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Net Neutrality

OPINION
September 5, 2013 | By the Times Editorial Board
The battle over federal "net neutrality" rules resumes Monday when a federal appeals court takes up the challenge filed by one of the country's largest Internet service providers: Verizon. The phone company, which argues that the Federal Communication Commission's rules violate federal law and the Constitution, asserts that ISPs have a 1st Amendment right to edit or block the data flowing from websites to their customers. The company's stance is strange and self-contradictory, considering its long-standing efforts to be freed from liability for the "speech" that travels through its wires.
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ENTERTAINMENT
March 20, 2013 | By Joe Flint
Federal Communications Commissioner Robert McDowell, who was seen as a free-market advocate and friend to the media industry and a foil to FCC Chairman Julius Genachowski, announced he is leaving the regulatory agency in the next few weeks. A Republican, McDowell has been at the FCC for almost seven years and was seen as a potential chairman if Mitt Romney had won the White House in November. McDowell did not say what his future plans are. McDowell often disagreed with Genachowski on how to best regulate the media industry.
NEWS
August 25, 2012 | By Jon Healey
The Daily Caller, a right-of-center news outlet, offered this scoop Friday: The proposed Republican Party platform includes a call for "Internet freedom. " That may seem like endorsing motherhood and apple pie, but the meaning is much more elusive. That's because the definition of "Internet freedom" depends on whose freedom you're trying to preserve. The provision in the proposed Republican platform suggests the main threats to freedom come from government regulators and outdated rules that stop innovative telecommunications companies from rolling out new services and extending broadband to more parts of the country.
BUSINESS
August 22, 2012 | By Salvador Rodriguez
Facing a backlash for its decision to charge some users for cellular FaceTime calls, AT&T defended its decision Wednesday, saying the move is not in violation of net neutrality rules. Last week, AT&T announced that only users on its new Mobile Share plan will be able to make free cellular FaceTime calls, a feature that will debut on Apple's iOS 6 operating system, which is expected to launch with the next iPhone in September. That decision effectively leaves out all of AT&T's customers as the network is yet to debut the Mobile Share plan, although that is expected to happen late this month.
BUSINESS
November 11, 2011 | By Jim Puzzanghera, Los Angeles Times
The Senate voted to keep in place federal rules aimed at preserving open Internet access for online users, but hurdles still loom for the controversial policy. The so-called net neutrality regulations, enacted last year by the Federal Communications Commission, face a legal challenge from Verizon Communications Inc. and other opponents in a court that overturned the agency's last attempt to deal with the issue. "Net neutrality lives or dies depending on what the court does," said Jeffrey Silva, a telecommunications analyst with Medley Global Advisors.
OPINION
November 9, 2011 | By Jon Healey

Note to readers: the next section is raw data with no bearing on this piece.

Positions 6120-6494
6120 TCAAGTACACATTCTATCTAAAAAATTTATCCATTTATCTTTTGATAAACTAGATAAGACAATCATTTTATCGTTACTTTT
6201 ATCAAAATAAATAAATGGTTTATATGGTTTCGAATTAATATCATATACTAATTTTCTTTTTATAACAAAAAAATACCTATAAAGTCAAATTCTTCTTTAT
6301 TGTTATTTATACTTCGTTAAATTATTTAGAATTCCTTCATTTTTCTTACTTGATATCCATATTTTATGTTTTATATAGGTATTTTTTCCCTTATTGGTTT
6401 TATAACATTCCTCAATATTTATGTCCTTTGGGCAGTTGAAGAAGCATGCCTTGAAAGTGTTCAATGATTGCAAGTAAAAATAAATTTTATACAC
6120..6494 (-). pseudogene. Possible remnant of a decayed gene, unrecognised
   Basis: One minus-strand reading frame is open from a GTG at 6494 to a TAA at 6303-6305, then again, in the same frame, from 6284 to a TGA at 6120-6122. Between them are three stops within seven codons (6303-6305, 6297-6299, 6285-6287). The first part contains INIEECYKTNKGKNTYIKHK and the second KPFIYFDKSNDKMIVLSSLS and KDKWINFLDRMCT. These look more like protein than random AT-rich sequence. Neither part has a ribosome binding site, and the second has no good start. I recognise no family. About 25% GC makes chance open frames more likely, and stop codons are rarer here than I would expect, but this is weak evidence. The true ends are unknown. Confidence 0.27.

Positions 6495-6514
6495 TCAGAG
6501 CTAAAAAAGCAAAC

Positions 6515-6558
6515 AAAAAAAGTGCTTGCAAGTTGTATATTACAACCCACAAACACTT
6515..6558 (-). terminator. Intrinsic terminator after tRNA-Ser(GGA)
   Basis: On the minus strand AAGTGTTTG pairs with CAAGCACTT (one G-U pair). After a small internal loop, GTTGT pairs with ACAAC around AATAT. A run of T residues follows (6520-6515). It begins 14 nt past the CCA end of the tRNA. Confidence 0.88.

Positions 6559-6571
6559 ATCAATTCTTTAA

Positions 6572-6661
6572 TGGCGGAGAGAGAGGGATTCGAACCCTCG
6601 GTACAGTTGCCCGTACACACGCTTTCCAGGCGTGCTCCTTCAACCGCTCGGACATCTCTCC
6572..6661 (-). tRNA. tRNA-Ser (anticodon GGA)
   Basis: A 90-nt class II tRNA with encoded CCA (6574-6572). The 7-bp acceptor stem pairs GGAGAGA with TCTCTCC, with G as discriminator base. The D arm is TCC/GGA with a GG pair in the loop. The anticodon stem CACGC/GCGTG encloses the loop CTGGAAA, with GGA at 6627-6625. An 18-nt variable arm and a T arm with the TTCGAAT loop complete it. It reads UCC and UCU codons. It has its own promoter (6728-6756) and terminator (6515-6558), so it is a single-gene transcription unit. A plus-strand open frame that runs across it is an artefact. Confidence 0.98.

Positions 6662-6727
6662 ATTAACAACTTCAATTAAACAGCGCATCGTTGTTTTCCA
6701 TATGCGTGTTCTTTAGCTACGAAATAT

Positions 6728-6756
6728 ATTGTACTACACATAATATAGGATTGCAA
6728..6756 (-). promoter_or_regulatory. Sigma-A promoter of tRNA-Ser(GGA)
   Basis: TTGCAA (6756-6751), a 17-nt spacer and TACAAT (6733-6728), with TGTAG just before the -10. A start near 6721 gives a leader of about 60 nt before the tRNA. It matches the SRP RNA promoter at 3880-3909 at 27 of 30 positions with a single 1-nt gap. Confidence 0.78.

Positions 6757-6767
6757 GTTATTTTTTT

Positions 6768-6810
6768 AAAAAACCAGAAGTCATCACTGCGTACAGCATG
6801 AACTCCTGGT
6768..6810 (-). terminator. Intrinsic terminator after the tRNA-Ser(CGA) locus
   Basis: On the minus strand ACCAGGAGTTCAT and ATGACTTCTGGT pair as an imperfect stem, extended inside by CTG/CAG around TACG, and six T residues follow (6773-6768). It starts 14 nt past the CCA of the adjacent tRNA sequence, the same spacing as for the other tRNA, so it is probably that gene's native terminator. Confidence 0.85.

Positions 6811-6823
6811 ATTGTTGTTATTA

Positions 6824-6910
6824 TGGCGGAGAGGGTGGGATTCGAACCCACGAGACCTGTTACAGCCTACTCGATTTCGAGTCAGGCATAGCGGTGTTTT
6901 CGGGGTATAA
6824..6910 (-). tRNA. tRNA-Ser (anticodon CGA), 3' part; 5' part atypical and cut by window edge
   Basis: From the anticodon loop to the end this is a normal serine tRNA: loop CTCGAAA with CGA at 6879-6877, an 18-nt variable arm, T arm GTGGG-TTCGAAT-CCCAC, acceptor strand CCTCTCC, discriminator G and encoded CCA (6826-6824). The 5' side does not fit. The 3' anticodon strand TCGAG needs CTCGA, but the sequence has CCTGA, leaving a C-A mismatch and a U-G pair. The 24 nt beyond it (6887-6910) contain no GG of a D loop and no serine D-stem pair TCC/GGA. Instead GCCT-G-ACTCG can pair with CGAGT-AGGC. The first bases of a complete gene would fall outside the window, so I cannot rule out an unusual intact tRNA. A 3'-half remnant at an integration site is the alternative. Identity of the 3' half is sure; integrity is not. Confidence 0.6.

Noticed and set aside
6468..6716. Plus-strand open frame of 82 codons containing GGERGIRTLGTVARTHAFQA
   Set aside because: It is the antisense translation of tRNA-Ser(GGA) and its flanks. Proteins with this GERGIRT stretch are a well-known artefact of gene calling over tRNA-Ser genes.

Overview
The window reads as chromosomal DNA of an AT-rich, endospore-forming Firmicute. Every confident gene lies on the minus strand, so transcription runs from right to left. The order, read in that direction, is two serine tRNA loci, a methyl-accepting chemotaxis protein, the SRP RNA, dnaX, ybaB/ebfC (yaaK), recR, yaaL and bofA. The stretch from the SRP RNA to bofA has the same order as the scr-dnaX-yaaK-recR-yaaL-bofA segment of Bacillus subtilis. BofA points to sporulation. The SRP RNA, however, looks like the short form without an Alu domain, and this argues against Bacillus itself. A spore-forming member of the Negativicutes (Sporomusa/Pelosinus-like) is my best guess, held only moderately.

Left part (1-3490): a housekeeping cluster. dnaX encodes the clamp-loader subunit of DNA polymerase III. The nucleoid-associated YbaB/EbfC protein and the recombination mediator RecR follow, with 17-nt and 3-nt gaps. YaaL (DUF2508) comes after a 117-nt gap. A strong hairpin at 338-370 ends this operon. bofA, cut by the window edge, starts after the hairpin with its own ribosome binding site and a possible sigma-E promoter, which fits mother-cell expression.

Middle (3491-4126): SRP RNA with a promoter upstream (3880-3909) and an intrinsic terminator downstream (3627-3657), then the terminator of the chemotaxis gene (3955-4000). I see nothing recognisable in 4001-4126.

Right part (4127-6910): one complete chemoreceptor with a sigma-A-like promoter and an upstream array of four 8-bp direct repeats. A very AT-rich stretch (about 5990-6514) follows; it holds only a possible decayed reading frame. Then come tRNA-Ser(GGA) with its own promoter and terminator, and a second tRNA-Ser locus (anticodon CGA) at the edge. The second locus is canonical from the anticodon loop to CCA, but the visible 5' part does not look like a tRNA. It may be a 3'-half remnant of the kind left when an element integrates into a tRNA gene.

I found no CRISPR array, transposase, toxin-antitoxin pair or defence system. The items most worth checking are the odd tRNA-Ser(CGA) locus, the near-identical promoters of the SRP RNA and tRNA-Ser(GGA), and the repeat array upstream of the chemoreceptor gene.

The Senate is expected to decide as early as Wednesday whether to throw out the Federal Communication Commission's "net neutrality" rules before they go into effect Nov. 20. The stakes are high for the phone and cable companies that sell Internet access services, as well as the companies that offer content and services through the Internet. To get a grip on the issue, it's important to understand what prompted the FCC to act and what it's actually done. First, however, let's cover the basics.
OPINION
November 6, 2011
The fight over the Federal Communications Commission's net neutrality rules is often billed as a battle over whether to regulate the Internet. In reality, it's more of a debate over how to preserve the Web's defining features. Opponents say the rules, which are slated to take effect Nov. 20, will stifle the investment and innovation that have characterized the Internet since its inception. Proponents say the opposite, arguing that the rules deter service providers from turning the innovative, vibrant online world into a cable-TV-like service dominated by powerful commercial interests.
OPINION
March 3, 2011
Republicans are so determined to block the Federal Communications Commission's proposed Net neutrality rules that they're pulling out a little-used law that gives Congress the chance to second-guess federal agencies before their regulations go into effect. The GOP's argument is that the Internet has thrived without government regulation, so there's no reason to start now. That's a fine sentiment, but the point of the rules is to protect the Net from being manipulated by the handful of giant phone and cable TV companies that dominate the market for home broadband services.
BUSINESS
January 21, 2011 | Jim Puzzanghera, Los Angeles Times
Verizon Communications Inc. has taken to federal court its attempt to stop the Federal Communications Commission's controversial new rules to guarantee open Internet access. In a widely expected move, the telecommunications giant told the U.S. Court of Appeals for the District of Columbia that the FCC exceeded its authority when it enacted regulations last month to ensure so-called net neutrality. The regulations forbid owners of high-speed lines and airwaves from favoring their services over competitors'.
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